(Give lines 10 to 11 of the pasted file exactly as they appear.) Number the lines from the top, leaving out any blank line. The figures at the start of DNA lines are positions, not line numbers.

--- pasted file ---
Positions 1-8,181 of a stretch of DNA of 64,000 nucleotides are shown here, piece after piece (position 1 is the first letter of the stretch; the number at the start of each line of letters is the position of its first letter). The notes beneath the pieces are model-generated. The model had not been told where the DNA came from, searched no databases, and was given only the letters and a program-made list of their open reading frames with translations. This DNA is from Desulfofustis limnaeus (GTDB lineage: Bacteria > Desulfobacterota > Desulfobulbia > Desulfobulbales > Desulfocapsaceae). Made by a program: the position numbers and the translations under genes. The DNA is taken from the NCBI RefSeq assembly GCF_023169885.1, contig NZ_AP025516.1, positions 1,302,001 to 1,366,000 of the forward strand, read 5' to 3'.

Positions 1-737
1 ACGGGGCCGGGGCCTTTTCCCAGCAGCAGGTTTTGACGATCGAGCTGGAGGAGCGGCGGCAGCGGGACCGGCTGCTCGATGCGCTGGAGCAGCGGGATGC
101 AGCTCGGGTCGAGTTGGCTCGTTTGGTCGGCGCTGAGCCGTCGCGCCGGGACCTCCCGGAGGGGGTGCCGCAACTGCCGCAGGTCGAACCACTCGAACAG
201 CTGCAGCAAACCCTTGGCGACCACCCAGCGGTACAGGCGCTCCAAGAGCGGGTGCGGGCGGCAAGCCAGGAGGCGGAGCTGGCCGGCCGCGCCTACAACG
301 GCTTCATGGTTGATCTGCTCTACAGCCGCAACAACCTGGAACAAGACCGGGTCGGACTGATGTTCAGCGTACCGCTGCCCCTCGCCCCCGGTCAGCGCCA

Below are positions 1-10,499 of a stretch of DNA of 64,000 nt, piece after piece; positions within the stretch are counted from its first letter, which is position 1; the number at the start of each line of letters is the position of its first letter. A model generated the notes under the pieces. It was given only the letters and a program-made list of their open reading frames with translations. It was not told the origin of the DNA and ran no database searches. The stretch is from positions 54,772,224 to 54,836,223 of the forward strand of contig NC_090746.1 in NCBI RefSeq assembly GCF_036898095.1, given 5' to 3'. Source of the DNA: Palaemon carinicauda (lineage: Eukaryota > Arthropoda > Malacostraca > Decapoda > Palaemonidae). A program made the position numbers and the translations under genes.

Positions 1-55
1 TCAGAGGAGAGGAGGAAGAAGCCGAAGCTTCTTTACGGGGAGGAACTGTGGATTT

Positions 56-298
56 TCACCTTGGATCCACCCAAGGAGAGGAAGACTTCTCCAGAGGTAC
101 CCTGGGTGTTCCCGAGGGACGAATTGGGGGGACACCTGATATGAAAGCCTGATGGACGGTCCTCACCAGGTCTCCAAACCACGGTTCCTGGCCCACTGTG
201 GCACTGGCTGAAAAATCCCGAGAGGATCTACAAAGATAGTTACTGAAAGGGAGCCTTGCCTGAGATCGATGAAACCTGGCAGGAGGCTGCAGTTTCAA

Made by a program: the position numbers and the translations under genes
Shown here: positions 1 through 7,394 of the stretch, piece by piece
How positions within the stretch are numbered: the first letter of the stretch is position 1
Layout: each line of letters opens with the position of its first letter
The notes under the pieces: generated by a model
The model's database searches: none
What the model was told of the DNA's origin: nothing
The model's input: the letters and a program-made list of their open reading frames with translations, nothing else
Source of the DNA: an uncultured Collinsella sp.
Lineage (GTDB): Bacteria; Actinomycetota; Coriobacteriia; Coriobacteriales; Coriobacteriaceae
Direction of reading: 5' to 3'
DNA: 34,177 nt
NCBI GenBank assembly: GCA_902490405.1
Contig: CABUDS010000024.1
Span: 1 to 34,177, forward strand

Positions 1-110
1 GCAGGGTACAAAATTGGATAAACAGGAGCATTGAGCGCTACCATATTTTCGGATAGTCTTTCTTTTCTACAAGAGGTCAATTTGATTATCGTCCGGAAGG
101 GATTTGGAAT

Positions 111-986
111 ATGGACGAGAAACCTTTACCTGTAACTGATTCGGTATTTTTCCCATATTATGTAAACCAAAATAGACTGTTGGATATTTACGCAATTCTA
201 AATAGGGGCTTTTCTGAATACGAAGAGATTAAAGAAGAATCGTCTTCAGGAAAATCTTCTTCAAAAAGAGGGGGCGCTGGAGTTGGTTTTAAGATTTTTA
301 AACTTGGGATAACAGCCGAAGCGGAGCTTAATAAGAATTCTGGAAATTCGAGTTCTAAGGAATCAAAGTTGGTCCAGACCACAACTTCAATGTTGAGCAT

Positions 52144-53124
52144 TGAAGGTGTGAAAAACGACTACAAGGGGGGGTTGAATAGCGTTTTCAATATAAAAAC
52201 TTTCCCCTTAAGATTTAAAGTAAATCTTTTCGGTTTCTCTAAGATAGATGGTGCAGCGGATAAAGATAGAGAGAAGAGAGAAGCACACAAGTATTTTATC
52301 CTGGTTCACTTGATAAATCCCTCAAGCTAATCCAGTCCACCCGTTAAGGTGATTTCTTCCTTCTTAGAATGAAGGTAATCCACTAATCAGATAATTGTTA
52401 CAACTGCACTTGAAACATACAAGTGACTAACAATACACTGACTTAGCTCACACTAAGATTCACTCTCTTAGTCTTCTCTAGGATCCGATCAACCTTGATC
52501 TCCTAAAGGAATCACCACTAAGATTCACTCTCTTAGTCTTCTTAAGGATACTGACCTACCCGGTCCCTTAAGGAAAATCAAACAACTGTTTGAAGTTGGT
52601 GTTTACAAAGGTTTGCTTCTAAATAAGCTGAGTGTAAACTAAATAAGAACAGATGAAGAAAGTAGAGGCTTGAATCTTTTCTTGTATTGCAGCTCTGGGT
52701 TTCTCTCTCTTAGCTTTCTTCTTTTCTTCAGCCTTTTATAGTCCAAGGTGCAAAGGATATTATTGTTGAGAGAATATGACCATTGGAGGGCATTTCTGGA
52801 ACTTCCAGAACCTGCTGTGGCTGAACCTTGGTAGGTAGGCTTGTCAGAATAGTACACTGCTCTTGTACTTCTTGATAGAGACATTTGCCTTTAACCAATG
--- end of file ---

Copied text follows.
Positions 56-298
56 TCACCTTGGATCCACCCAAGGAGAGGAAGACTTCTCCAGAGGTAC